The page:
NASA Assessing New Roles for Ailing QuikScat Satellite

November 24, 2009
Artist's concept of QuikScat. Image credit: NASA/JPL

(PhysOrg.com) -- NASA mission managers are assessing options for future operations of the venerable QuikScat satellite following the age-related failure of a mechanism that spins the scatterometer antenna. This spinning antenna had been providing near-real-time ocean- surface wind speed and direction data over 90 percent of the global ocean every day.

In recent months, the QuikScat project team has been monitoring a pattern of increasing friction in the bearings that allow the antenna to spin, leading to increased resistance and strain on the motor that turns QuikScat's rotating antenna. This degradation was fully expected, as the spin mechanism was designed to last about 5 years.

After experiencing further difficulties over the weekend, the antenna stopped spinning early today, Nov. 23. The QuikScat spacecraft and scatterometer instrument themselves remain in otherwise good health. Should engineers be unable to restart the antenna, QuikScat will be unable to continue its primary science mission, as the antenna spin is necessary to estimate wind speed and direction and form the wide data swath necessary to obtain nearly global sampling.

Over the coming days, NASA managers will review contingency plans for restarting the antenna and assess options for using the mission in its present degraded state to advance Earth system science in the event the cannot be restarted. For example, degraded scatterometer measurements from QuikScat can still be useful for cross-calibrating the mission's record with measurements from other scatterometers, including the operational EUMETSAT ASCAT instrument, India's recently launched Oceansat-2 and a planned Chinese scatterometer. Specific operational forecasting applications such as measurements and limited hurricane observations may also be supportable.

By any measure of success, the 10-year-old QuikScat mission is a unique national resource that has achieved and far surpassed its science objectives. Designed for a two-year lifetime, QuikScat has been used around the globe by the world's operational meteorological agencies to improve weather forecasts and identify the location, size and strength of hurricanes and other storms in the open ocean. The mission has also provided critical information for monitoring, modeling, forecasting and researching our atmosphere, ocean and climate.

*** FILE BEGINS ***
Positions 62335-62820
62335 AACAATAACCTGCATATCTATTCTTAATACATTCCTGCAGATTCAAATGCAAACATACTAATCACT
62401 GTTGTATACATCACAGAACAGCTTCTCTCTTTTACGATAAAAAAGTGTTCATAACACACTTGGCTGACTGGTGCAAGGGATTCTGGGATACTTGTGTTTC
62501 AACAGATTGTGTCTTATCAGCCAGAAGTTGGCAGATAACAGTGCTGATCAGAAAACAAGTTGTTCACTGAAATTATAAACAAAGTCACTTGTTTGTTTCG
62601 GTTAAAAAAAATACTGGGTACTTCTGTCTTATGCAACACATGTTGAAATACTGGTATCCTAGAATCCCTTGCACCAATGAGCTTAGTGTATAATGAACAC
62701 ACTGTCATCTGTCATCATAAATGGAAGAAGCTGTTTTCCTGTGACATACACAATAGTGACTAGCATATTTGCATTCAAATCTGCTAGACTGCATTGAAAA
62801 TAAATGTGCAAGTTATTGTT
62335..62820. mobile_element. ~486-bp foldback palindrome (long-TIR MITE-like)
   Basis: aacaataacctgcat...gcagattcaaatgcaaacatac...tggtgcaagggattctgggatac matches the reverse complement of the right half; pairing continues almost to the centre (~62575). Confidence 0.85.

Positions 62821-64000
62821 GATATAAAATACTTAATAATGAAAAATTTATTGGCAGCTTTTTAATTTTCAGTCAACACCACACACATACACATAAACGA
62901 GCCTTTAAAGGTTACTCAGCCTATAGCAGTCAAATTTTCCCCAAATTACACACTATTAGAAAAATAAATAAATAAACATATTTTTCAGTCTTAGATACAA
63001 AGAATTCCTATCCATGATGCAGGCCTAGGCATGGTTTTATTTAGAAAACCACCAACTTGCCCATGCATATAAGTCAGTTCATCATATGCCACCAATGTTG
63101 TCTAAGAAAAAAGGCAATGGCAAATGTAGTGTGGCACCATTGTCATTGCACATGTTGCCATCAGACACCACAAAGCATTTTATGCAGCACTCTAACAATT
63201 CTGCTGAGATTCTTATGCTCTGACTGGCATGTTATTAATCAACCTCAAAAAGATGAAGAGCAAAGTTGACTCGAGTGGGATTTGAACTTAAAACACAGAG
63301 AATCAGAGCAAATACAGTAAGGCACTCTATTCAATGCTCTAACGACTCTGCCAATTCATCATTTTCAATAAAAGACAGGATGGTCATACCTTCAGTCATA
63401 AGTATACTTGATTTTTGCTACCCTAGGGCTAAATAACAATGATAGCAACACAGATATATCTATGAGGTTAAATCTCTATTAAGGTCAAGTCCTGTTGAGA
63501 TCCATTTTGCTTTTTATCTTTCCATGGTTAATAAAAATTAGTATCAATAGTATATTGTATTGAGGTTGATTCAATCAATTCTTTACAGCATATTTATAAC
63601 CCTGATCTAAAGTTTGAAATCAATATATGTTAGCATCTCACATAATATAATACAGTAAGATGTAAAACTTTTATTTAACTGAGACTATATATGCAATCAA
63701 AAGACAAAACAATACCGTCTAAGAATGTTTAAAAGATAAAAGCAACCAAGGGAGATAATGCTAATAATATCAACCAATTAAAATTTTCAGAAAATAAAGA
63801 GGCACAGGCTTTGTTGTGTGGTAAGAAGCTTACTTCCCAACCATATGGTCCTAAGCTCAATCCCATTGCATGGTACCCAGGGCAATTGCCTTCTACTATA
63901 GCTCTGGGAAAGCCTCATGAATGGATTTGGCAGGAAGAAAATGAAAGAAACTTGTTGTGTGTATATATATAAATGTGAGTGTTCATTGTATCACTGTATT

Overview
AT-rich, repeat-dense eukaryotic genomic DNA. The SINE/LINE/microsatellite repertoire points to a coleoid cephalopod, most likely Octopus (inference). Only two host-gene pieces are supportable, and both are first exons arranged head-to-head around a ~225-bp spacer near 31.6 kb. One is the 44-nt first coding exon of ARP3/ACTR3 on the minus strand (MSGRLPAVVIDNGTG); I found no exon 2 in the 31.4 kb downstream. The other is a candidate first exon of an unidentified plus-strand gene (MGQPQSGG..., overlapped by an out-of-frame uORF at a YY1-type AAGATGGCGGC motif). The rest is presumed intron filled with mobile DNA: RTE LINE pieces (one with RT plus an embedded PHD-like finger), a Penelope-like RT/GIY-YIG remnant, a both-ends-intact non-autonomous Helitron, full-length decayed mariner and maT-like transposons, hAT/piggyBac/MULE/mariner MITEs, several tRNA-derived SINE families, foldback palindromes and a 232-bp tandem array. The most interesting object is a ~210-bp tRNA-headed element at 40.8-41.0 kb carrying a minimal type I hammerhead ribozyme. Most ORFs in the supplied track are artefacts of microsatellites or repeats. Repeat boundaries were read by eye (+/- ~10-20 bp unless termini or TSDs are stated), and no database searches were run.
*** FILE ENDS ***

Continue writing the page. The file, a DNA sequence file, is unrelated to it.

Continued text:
Provided by JPL/NASA (news : web)

Explore further: QuikScat Sees Santa Barbara 'Quick Dry'

Related Stories

QuikScat Sees Santa Barbara 'Quick Dry'

May 12, 2009

Hot weather just before the Santa Barbara, Calif., wildfire quickly dried up soil moisture from rain one day prior, contributing to the fire danger.

Ocean Wind Power Maps Reveal Possible Wind Energy Sources

July 9, 2008

Efforts to harness the energy potential of Earth's ocean winds could soon gain an important new tool: global satellite maps from NASA. Scientists have been creating maps using nearly a decade of data from NASA's QuikSCAT ...

QuikScat Finds Tempests Brewing In 'Ordinary' Storms

June 26, 2009

"June is busting out all over," as the song says, and with it, U.S. residents along the Atlantic and Gulf coasts begin to gaze warily toward the ocean, aware that the hurricane season is revving up. In the decade since NASA's ...

NASA's satellite imagery sees Hilda hit a wall

August 27, 2009

Two days ago, Hilda was in prime shape to strengthen further as she tracked westward, far south of the Hawaiian Islands. Today, as a result of winds and cooler waters, she's weakened to a tropical depression, and NASA satellites ...

Recommended for you

The atmospheres of water worlds

October 23, 2017

There are currently about fifty known exoplanets with diameters that range from Mars-sized to several times the Earth's and that also reside within their stars' habitable zone – the orbital range within which their surface ...

Dawn mission extended at Ceres

October 20, 2017

NASA has authorized a second extension of the Dawn mission at Ceres, the largest object in the asteroid belt between Mars and Jupiter. During this extension, the spacecraft will descend to lower altitudes than ever before ...

1 comment

Adjust slider to filter visible comments by rank

Display comments: newest first

PPihkala
not rated yet Nov 24, 2009
10 years of service when one designed only for 2. That's good value for money. Maybe into the successor they will be able to put a better joint.

Please sign in to add a comment. Registration is free, and takes less than a minute. Read more

Click here to reset your password.
Sign in to get notified via email when new comments are made.